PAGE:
The exciting victory over the invincible Soviet team, products of a Communist program, inspired a renewed spirit of confidence and hope in Americans in 1980. One could argue, in fact, that it helped set the stage for the Reagan/Bush administration’s ultimate political victory over the Soviet Union and Eastern Europe in 1989-1991 and the tearing down of the Berlin Wall and the Iron Curtain. The brilliant policies of President Ronald Reagan and pressure from Protestant, Roman Catholic, and Eastern Orthodox Christians living in Eastern Europe and the Soviet Union also fired the way to Liberty. Of course, God was the ultimate cause and it is telling that the culmination of the Collapse of Soviet-style Communism came during the Christmas season of 1991 as the world celebrated the birth of its lord and savior Jesus Christ.

Vital to the success of MIRACLE is Kurt Russell’s impressive performance as Coach Brooks. Russell makes viewers identify with Coach Brooks’ determination to mold his team, even when Coach Brooks seems to go too far or the inevitable bumps in the road occur.

Director Gavin O’Connor and his crew also do a masterful job of re-creating events. It’s like watching instant replays of the original games themselves.

Best of all, MIRACLE shows that the success of the 1980 hockey team was not just some fluke or happy coincidence, but was the result of hard work, persistence, and detailed preparation. Hard work builds confidence and breeds its own success. Or, to put it another way, no pain, no gain.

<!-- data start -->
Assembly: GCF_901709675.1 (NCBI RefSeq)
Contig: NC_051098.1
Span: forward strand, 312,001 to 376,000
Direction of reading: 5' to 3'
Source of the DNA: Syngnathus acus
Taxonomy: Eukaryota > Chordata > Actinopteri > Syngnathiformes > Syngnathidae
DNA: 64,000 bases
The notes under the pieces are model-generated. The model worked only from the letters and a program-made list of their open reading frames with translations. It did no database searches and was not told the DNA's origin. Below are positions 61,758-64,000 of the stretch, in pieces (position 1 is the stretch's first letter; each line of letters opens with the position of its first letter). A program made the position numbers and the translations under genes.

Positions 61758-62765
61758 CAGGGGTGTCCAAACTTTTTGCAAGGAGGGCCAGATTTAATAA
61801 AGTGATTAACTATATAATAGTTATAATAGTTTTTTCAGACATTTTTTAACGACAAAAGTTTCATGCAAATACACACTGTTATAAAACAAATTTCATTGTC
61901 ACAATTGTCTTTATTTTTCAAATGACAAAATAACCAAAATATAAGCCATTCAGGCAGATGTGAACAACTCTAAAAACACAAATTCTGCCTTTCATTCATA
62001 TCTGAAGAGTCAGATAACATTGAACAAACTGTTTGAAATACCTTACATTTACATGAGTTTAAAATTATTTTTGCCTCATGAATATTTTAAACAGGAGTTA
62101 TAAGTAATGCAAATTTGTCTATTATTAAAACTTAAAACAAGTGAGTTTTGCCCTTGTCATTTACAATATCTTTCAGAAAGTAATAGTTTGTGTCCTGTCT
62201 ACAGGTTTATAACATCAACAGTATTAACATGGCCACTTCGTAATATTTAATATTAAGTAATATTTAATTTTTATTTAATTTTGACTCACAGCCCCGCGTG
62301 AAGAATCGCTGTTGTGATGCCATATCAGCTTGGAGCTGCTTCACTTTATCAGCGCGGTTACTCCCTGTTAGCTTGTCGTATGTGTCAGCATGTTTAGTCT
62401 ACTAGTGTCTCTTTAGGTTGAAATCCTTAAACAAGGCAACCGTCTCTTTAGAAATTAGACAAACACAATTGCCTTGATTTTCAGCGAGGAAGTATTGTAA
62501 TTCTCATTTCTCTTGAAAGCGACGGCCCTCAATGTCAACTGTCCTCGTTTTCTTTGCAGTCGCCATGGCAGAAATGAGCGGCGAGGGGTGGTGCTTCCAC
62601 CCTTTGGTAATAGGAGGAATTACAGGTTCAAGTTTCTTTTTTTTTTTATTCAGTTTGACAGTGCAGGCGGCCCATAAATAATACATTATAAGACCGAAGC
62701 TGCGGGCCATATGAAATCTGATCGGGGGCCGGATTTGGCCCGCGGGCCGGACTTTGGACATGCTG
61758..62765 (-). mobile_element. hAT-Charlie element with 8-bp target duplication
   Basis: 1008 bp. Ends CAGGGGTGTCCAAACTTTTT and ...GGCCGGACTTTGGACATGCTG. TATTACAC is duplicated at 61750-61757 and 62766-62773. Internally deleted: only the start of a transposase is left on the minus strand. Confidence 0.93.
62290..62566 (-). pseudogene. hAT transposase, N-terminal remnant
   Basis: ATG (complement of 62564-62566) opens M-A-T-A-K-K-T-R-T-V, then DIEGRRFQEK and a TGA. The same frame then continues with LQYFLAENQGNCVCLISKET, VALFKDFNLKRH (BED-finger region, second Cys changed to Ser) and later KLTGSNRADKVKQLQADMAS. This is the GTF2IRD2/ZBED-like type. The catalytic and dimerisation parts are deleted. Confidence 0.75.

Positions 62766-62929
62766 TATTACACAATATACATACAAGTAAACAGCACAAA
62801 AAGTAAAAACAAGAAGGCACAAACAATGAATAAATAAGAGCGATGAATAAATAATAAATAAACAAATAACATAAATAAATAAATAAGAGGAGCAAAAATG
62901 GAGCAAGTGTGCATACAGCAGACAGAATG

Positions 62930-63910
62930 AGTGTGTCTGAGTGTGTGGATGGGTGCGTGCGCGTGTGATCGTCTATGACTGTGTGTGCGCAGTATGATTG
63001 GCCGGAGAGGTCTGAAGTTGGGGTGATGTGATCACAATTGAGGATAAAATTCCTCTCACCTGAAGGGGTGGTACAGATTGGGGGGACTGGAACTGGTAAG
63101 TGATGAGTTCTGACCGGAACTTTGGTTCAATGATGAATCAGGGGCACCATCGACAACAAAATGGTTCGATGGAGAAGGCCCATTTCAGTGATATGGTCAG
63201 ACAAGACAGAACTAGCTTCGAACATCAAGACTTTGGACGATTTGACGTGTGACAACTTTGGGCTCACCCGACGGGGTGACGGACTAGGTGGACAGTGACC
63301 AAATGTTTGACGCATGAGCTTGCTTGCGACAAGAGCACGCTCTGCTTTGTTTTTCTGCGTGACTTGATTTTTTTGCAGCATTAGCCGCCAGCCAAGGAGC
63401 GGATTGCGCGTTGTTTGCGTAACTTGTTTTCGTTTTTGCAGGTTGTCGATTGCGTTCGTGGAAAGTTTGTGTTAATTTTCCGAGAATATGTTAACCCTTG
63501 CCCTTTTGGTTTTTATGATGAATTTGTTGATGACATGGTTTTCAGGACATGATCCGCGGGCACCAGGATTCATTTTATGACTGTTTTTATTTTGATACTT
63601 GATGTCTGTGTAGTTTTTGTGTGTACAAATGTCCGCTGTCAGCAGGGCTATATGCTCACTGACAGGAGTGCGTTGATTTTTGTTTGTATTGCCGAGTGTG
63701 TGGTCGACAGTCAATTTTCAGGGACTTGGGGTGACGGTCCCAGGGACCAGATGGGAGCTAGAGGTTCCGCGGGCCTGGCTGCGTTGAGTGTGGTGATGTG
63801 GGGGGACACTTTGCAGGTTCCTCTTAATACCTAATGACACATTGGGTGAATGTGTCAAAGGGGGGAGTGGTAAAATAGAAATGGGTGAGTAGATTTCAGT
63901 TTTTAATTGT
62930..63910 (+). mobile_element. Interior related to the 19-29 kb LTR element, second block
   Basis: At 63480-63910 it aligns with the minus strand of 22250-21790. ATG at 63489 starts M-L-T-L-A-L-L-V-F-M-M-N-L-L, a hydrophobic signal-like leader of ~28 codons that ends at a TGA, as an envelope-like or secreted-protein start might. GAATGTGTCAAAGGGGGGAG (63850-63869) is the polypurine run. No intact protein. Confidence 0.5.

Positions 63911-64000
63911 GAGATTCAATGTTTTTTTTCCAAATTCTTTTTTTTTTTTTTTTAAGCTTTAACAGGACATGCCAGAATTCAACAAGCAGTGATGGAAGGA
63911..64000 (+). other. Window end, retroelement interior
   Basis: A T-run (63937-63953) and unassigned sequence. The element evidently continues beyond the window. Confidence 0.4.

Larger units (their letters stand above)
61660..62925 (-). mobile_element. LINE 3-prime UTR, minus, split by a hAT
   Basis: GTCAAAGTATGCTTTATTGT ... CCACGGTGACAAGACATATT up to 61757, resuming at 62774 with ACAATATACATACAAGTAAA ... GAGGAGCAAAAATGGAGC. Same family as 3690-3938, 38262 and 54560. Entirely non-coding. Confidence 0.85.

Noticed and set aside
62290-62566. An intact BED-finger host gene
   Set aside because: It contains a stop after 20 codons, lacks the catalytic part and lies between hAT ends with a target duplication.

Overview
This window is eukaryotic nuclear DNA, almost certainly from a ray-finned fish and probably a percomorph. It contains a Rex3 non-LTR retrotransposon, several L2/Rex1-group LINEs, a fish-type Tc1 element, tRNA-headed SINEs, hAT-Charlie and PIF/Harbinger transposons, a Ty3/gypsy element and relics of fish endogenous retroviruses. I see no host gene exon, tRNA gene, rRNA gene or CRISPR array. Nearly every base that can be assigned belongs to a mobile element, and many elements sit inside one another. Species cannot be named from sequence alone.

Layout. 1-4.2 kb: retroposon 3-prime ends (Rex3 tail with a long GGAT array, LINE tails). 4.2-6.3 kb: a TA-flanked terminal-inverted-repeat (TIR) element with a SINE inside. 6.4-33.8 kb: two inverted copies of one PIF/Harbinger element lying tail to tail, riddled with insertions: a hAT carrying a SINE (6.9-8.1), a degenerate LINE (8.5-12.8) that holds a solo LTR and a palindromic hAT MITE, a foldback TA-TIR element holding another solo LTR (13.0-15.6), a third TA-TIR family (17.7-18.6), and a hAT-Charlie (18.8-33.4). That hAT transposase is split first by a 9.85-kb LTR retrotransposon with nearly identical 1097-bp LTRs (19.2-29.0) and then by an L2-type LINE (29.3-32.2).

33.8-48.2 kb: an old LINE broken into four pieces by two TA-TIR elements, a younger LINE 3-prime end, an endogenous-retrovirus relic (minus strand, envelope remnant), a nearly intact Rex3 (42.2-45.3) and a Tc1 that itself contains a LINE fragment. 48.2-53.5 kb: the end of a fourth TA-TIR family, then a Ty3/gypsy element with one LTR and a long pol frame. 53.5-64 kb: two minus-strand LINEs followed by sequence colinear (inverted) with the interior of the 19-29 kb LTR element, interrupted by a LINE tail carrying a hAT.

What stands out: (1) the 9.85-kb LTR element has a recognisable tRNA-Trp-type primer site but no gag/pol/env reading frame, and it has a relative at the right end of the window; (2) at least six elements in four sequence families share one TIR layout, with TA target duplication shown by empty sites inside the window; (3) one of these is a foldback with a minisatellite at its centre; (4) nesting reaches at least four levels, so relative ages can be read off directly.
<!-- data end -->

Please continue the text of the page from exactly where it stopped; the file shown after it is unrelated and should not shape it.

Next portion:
In a similar fashion, there is no gain of eternal life in Heaven with God without the painful sacrifice of Jesus Christ’s death on the Cross. Every man and woman can have hope when they place their trust and confidence in that.

Regrettably, Coach Brooks died in a tragic car accident last year. As the epilogue to the movie says, “He never saw it. He lived it.”

In Brief:

MIRACLE is a splendid, inspirational re-telling of the U.S. hockey team’s victorious play at the 1980 Olympic Games in Lake Placid, New York. MIRACLE opens with historical footage revealing the precipitous social decline of the United States from the late 1960s to 1979, when Coach Herb Brooks chooses 26 young men to compete for 20 spots on the team. Coach Brooks puts the players through a grueling seven months of conditioning and training. It looks like all has gone for naught when, in an exhibition game just before the Olympics, the Soviet team beats the U.S. team 10 to 3. Later, however, with the whole world watching, the American team rises to the occasion, prompting broadcaster Al Michaels to exclaim, “Do you believe in miracles? Yes!”

Vital to the success of MIRACLE is Kurt Russell’s impressive performance as Coach Brooks. Director Gavin O’Connor and his crew also do a masterful job of re-creating events. It’s like watching instant replays of the original games themselves. Best of all, MIRACLE shows that the success of the 1980 hockey team was not just some fluke or happy coincidence, but was the result of hard work, persistence, and detailed preparation.